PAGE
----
Spaceflight Insider

SpaceX’s CRS-13 mission set for Tuesday launch

SpaceX Falcon9 Full Thrust with CRS-8 Dragon spacecraft at Cape Canaveral Air Force Station Space Launch Complex 40 Photo Credit: Michael Howard / SpaceFlight Insider

Photo Credit: Michael Howard / SpaceFlight Insider

CAPE CANAVERAL, Fla. — SpaceX is making final preparations to launch CRS-13 in what should be the company’s 17th launch of the year. The flight-proven Falcon 9 and Dragon vehicles are scheduled to lift off on Dec. 12 during an “instantaneous” launch window that opens at 11:46 a.m. EST (16:46 GMT) from Cape Canaveral Air Force Station Space Launch Complex 40 in Florida.

CRS-13 is part of a $1.6 billion Commercial Resupply Services contract SpaceX has entered with NASA. Carrying 4,800 pounds (2,177 kg) of supplies to the International Space Station (ISS), it is expected to remain docked to the orbiting lab for about one month before returning to Earth (for a hopeful splashdown in the Pacific Ocean off the coast of Baja, California).

SpaceX CRS 13 mission patch image credit SpaceX

CRS-13 mission logo. Image Credit: NASA

SpaceX will utilize a flight-proven Dragon spacecraft which was used on the CRS-6 mission (conducted between April and May 2015). However, the reuse doesn’t stop there – the CRS-13 Falcon 9’s first stage last flew on the CRS-11 mission on June 3, 2017. If all goes according to plan, the first stage will return to Cape Canaveral’s Landing Zone 1.

Among the supplies to be carried to the ISS on this flight include crew supplies, scientific experiments, and spacewalk equipment. The total payload weight also includes nearly 1,422 pounds (645 kg) of unpressurized payloads carried in the “trunk” of Dragon.

The Dragon spacecraft does not dock with the space station; rather, it is berthed to the ISS, with astronaut Mark Vande Hei serving as the prime Expedition 53 crew member to capture and berth the cargo vessel to the ISS’ Harmony module.

Dozens of experiments will be included in the science payload, including studies to examine “how plants respond to microgravity, the accuracy of a device for diabetes management, and monitoring space debris.”

To gain a better understanding of how plants sense and react to gravity, an experiment is being sent to the station for one simple reason: plants tend to respond to gravity, sending their roots downward. How will these plants react when there is little or no gravity? To find this out, the Plant Gravity Perception (PGP) mission will use a “study organism” – Arabidopsis thaliana – which has been included in the CRS-13 payload. According to a post made by NASA, plants tend to detect gravity via statoliths – small starch-filled packets that settle at the base of gravity-sensing cells.

As always, medical research is one of the core areas of research done on the ISS and the Biorasis Glucose Biosensor investigation is looking into how daily diabetes management might be improved via a wireless medically implantable continuous glucose biosensor (Glucowizzard).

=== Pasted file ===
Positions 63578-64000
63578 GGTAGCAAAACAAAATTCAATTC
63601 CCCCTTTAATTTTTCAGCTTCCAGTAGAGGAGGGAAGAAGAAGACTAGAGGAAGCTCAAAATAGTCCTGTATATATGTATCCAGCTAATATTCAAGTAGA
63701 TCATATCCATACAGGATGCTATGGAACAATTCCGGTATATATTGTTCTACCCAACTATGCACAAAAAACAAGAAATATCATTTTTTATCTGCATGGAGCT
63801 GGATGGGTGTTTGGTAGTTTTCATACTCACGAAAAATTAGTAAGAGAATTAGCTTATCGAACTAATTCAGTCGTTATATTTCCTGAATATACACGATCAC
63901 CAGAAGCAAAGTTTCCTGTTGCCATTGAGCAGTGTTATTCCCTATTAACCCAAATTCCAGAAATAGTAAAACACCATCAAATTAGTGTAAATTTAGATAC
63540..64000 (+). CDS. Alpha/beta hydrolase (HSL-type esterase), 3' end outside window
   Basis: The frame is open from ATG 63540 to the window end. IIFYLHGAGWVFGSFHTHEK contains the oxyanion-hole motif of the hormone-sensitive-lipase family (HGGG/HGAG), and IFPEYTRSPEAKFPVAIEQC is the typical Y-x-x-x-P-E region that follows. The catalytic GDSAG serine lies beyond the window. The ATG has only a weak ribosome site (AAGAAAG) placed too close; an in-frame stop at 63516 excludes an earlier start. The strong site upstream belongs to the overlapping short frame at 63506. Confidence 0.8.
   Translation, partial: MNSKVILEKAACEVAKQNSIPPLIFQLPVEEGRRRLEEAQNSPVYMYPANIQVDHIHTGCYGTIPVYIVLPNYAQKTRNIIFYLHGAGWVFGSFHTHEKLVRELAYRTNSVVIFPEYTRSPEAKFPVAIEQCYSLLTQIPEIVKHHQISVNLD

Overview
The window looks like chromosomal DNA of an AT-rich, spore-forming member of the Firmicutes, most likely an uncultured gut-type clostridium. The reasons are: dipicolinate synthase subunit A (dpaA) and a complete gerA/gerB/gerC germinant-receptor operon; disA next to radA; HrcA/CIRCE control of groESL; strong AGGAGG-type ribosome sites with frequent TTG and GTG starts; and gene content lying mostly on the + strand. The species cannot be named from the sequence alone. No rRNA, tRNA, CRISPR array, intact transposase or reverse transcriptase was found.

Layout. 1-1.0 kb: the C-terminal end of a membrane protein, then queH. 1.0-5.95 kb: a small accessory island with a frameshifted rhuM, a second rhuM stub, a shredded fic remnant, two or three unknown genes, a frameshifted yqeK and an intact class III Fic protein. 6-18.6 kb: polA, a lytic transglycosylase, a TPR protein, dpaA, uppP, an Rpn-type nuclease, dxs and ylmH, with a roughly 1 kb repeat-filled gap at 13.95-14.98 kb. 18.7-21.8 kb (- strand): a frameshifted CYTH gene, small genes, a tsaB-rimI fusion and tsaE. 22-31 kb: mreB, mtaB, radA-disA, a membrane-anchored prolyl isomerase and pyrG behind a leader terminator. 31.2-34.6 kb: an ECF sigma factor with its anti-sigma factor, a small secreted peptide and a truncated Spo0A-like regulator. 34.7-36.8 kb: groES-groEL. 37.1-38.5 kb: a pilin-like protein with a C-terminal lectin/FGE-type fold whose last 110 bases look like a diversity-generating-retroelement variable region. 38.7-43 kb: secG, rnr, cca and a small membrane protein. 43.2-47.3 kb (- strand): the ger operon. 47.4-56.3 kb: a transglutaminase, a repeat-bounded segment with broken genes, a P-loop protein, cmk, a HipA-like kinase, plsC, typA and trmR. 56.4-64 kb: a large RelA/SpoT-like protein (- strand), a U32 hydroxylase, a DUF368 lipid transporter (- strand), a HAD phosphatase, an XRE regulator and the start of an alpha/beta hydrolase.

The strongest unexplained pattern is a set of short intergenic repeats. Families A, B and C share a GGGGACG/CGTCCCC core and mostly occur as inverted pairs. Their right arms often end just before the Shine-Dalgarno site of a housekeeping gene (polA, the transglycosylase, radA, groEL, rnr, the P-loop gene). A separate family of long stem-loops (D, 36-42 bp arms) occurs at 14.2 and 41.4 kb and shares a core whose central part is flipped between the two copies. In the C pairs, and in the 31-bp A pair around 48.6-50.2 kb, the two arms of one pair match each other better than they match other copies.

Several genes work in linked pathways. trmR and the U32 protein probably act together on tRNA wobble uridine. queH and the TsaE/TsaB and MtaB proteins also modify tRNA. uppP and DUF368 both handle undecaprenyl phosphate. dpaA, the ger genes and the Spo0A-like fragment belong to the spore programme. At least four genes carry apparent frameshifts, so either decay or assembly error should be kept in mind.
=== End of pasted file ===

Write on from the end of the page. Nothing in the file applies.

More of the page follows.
Those seeking a deeper understanding of the dynamics of how our Solar System works won’t be left wanting during the CRS-13 mission. With the Total and Spectral Solar Irradiance Sensor (TSIS) as one of the scientific experiments being sent to the ISS. TSIS is being sent to the station to help provide a better understanding of how the Earth’s atmosphere responds to solar output changes. This is anticipated to help provide a better understanding of the dynamics involved in Earth’s climate.

With SpaceX reducing the amount of space debris in orbit by having the components of its Falcon 9 launch vehicles return to near their launch sites, the Space Debris Sensor (SDS) – a calibrated impact sensor designed to directly measure the ISS orbital debris environment for 2–3 years – seems like a good addition to the payload. SDS measures about a square meter and will use what NASA describes as a “commercial off-the-shelf-based instrument” meant to provide “semi-real-time” impact detection. SDS will be launched on Dragon’s unpressurized trunk section.

The launch is the first to take place from Cape Canaveral’s SLC-40 since the $185 million Amos-6 satellite was lost when another Falcon 9 exploded while undergoing pre-flight tests on the launch pad. CRS-13 has been rescheduled five times, with launch dates of Sept. 13, Nov. 1, Dec. 4, Dec. 8, and now Dec. 12. If all goes according to plan, the 18th (and final) SpaceX flight of 2017 will be the Iridium Next Flight 4 launching from Vandenberg Air Force Base’s Space Launch Complex 4E (East) in California on December 22.

 

 

 

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Paul is currently a graduate student in Space and Planetary Sciences at the University of Akransas in Fayetteville. He grew up in the Kansas City area and developed an interest in space at a young age at the start of the twin Mars Exploration Rover missions in 2003. He began his studies in aerospace engineering before switching over to geology at Wichita State University where he earned a Bachelor of Science in 2013. After working as an environmental geologist for a civil engineering firm, he began his graduate studies in 2016 and is actively working towards a PhD that will focus on the surficial processes of Mars. He also participated in a 2-week simluation at The Mars Society's Mars Desert Research Station in 2014 and remains involved in analogue mission studies today. Paul has been interested in science outreach and communication over the years which in the past included maintaining a personal blog on space exploration from high school through his undergraduate career and in recent years he has given talks at schools and other organizations over the topics of geology and space. He is excited to bring his experience as a geologist and scientist to the Spaceflight Insider team writing primarily on space science topics.

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